We all set goals as a central feature in our business planning. They declare direction, focus everyone on what's important, illustrate what success looks like, and allow us to keep score on our progress. Setting them is a bit of an art though, and can be tricky. Read on…
On the one hand, there's a pretty clear consensus about most features of what makes a well-articulated goal set. It should be:
- Aligned with your priorities — Goals must clearly indicate to your team what's important, now and over the planning horizon. Call out too many goals, and your folks will likely be confused as to where to focus. Go for the minimum number that define what success looks like at each level of the organization.
- Specific — The more precise the better. Don't be fuzzy.
- Time-bounded — Not just what's to be achieved, but when, exactly.
- Measureable — When it comes time to assess performance against a given goal, there should be no ambiguity: you made it, or you missed it.
So far, so good, right?
But what about how ambitious to be in setting the specifics? Do you go for the most aggressive goal that could possibly be achieved, lay-ups that just about can't be missed, or somewhere in between?
As in so many other aspects of judgement in business, there's no magic formula to apply, and no one right answer. You'll certainly want to consider many factors about your specific situation on the way to deciding, ranging from matters of pure fact (how much cash do I need to generate so as not to trip a loan covenant?) to ones related to human factors (will the team respond better now to being challenged to a Big, Hairy, Audacious Goal, or one they're confident in blowing by?). There's no universal right answer (that's why they pay you the big bucks), but…
…There is however, in my experience, a framework that defines the merits of setting goals closer to one end of the spectrum of aggressiveness vs. the other.
Stretch goals, those that lie at the outermost extreme of what's possible, are a powerful instrument to get your team to think outside of the box. I've often found that a goal such as "Cut costs by 10%" yields either cries of "it can't be done — we've already cut to the bone," or the most pedestrian of possible initiatives. Counter to intuition however, setting one that challenges, "cut costs by 80%," after a "you've got to be kidding" initial response, often leads to a breakthrough approach to the problem, one that in fact achieves even more than the "impossible" goal.
When Jerry Swartz, Symbol Technologies' founder, set a "pole star" goal (see here for more on that) of designing a high performance bar code scanner with a cost of goods of under $50, at a time when the current cost was more than five times that, our engineers initially thought he was crazy. But the challenge made clear that incremental tweaks to their design wouldn't do. A fundamentally different approach was required.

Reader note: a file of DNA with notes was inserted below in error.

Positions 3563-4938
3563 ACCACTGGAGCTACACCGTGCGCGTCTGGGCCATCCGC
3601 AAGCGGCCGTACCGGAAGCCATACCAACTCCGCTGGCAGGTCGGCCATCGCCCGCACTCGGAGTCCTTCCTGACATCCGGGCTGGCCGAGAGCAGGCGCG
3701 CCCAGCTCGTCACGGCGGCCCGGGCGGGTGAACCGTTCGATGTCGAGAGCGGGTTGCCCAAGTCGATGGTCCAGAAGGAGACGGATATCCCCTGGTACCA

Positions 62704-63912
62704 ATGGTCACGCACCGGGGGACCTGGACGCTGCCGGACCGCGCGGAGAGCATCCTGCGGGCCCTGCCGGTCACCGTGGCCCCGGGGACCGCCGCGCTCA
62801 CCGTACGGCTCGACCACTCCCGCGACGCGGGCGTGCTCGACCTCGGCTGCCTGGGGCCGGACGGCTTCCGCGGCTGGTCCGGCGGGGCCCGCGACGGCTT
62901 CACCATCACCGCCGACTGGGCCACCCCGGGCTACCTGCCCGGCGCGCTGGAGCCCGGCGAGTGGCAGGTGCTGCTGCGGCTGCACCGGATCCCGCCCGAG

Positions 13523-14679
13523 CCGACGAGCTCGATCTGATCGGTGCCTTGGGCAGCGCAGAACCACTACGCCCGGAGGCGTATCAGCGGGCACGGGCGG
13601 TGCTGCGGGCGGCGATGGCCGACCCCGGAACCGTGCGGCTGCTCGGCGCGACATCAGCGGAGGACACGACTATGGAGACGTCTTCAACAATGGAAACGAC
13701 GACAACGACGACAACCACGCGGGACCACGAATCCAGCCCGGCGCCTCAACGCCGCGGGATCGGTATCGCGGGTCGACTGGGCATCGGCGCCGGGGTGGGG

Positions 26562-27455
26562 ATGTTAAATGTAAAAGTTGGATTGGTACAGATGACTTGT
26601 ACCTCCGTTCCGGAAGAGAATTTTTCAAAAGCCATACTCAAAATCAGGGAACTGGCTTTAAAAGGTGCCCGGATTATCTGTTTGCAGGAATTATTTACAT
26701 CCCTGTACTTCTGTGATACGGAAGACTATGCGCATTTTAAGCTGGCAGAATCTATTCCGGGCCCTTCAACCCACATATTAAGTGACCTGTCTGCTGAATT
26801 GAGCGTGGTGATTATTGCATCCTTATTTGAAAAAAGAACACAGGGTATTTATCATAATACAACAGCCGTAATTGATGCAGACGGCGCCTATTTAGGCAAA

Some years later, not too many, those same engineers had in fact (far) surpassed Jerry's goal. As importantly, throughout the intervening period, we pushed the cost envelope further, faster and perhaps just a bit more creatively than our competition — a major factor in our ability to sieze and maintain leadership in our space.
So, if they're so potent, why wouldn't we always set stretch goals?
Because there's very important value over there, toward the other end of the aggressiveness spectrum too…
That value lies in what happens when we step back, after the fact, and ask ourselves, "Did we make it?"
A good friend, investor in Intelleflex, and sage venture capitalist, Bob Pavey of Morgenthaler Ventures, is fond of explaining that in his experience there are two kinds of company, those that "Make Plan" and those that don't. Companies that make plan, always seem to do so. Ones that fall short, do so all the time too. Bob's on to something very important in that observation.
All of us who enjoy sports have seen it. Winners win, and losers don't. Winning is a habit. So's losing. Why? Because at the base of it, winning is about sustained purposeful effort and overcoming adversity. That's hard. It takes commitment and belief.
If your team consistently falls short of its goals, implicitly that becomes the norm. In effect, it becomes OK to fail. The effort required to prevail will not be mustered up by your team, and you will lose, time and time again.
The opposite is also true. As the saying goes, nothing succeeds like success. When your team gets a taste of winning, they'll want more. They'll push themselves, and each other, harder and longer. They'll be more confident. They'll step up, even to stretch goals, with the belief that, "of course we can do that."
My advice: be a leader whose team "makes plan." Use stretch goals selectively so as to stretch your team to think creatively, but set goals that you and your team are 100% committed to achieve. Get in the habit of winning.
A graphical summary of these ideas can be found here.